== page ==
Dogs & Cats

How to Avoid Chaos at Multiple-dog Feedings

You can bring sanity to mealtimes for your multi-dog pack, says our veterinarian. Here''s how.

If feeding time at your house is anything like mine, you find yourself lost in the windmill of dancing legs and wagging tails, trying to remember who gets the light meal and who gets the growth formula. Then, you watch closely and monitor to make sure the appropriate nose is in the correct bowl.

Bringing civility to the commotion of group dog feeding takes time and effort and often leaves owners throwing their hands up and declaring, “Who cares, eat what you wish.” But it is important to keep your dog on track nutritionally. Don’t give up, even if you feel outnumbered.

Follow These Guidelines for Your Dog Feeding
Here are a few things to remember for feeding time at a multi-dog household:

  • Don’t free-feed. Meal feeding is a must. Don’t keep the bowl full of dry food or use feeders that automatically dispense food. Obesity and other health issues are directly linked to overeating when food is constantly available. Meals should be offered and your dog given 15-20 minutes to eat. Pick up any remaining kibble. Feeding dogs meals helps curb snacking and prevents greedy eaters and overweight dogs from getting more than they nutritionally need. Also, in the case of illness, meal feeding will identify a pet that’s not eating and the number of meals missed.

  • Teach good manners. Train your dogs to sit and remain sitting while you place the bowls down. Once bowls are prepared, give them the “OK” command to eat. You might be chuckling at this idea and convincing yourself it cannot be done, but it can. Your dog will need to know and perform these basic commands first, so a short period of training may be necessary. All dogs can learn this -- even older dogs. I recently added a third dog to our family, and it became obvious after a week that the “Sit” command would be necessary to avoid tussles and to give my geriatric dog a clear path to her dish. I must report they are all behaving marvelously now!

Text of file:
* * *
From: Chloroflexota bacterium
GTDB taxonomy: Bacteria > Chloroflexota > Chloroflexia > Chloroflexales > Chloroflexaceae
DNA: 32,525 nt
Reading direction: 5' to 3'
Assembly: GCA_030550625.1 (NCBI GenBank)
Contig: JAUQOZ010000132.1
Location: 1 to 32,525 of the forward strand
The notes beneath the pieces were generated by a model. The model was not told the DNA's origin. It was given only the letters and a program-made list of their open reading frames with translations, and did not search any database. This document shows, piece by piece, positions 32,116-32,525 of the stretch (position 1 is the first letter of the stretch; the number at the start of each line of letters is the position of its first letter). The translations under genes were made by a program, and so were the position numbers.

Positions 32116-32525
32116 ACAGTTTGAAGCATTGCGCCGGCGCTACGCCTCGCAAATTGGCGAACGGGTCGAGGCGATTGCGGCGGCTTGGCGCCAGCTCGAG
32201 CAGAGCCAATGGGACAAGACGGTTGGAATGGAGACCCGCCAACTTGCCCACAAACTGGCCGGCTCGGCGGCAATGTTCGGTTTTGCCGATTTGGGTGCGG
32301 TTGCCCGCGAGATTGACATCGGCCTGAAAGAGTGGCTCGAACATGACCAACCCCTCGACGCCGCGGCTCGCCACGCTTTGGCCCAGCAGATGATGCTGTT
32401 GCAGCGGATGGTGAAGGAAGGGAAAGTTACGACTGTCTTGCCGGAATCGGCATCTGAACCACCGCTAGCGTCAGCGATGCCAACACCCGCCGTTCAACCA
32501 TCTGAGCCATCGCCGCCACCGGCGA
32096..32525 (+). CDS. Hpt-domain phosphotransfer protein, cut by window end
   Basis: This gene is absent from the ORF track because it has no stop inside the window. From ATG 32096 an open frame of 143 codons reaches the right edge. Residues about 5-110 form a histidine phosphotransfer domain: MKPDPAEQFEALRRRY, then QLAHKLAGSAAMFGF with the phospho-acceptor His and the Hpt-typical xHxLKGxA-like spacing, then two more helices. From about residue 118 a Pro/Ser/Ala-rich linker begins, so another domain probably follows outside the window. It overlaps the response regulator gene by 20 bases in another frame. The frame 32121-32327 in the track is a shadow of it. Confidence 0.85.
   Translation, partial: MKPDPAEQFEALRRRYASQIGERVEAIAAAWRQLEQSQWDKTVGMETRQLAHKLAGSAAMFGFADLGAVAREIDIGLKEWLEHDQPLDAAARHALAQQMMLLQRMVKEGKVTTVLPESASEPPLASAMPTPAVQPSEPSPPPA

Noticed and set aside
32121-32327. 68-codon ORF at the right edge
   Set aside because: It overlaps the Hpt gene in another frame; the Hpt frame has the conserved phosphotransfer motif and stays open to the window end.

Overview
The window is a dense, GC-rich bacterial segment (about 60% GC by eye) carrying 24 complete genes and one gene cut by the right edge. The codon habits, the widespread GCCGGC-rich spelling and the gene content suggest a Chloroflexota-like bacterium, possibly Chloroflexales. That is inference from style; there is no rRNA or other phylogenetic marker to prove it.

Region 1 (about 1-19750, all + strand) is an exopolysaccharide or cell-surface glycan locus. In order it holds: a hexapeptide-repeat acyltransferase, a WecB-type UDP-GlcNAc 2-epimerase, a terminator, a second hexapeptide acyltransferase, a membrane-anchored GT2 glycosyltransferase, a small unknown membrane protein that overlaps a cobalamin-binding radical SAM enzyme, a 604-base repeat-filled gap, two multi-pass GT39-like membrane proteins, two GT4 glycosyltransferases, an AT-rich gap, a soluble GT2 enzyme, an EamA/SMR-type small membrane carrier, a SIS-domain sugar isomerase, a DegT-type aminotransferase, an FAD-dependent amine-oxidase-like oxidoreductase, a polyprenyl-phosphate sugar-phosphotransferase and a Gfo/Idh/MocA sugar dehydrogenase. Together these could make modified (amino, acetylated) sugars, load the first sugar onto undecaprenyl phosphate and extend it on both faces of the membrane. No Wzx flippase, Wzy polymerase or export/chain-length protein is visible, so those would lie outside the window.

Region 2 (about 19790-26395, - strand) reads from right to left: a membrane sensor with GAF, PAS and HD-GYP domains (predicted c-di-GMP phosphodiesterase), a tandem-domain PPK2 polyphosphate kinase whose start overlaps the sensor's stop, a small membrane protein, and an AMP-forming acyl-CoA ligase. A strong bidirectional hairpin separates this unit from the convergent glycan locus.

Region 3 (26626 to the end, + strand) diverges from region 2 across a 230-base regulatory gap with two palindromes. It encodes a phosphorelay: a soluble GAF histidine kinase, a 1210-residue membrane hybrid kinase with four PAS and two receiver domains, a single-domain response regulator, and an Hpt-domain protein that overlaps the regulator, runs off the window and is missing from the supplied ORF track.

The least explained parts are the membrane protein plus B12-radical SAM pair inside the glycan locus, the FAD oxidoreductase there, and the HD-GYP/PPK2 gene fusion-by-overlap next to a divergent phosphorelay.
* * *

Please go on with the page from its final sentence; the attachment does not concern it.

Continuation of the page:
• Do your prep work. Prepare the bowls before serving them. Dogs that are hungry or anxious want the food the minute it hits the ground, and asking them to sit while you fumble around with a bag might be too much for them to tolerate.

  • Divide and conquer. Separate greedy eaters and those that are on special diets. The separation could be in another room or just 15-20 feet away. Distance between the bowls helps you watch the dog feeding activity with ease and keeps the food aggressors away from the bowl of the more deliberate eater. Another option is to attach a tether or leash to the greedy eater; this allows you to manage him without getting near his face during feeding. It also might help to remove the aggressive eater once he is finished. This prevents him from having to watch the others eating.

If you can’t referee mealtime, then design a way to have separated dog feeding areas. This can be done by door or gate. Some owners put their dogs in crates or dog runs at feeding time. Dogs happily enter the crate for food and can be released when they finish.

I promise mealtime can be peaceful with a thoughtful plan and a little training!




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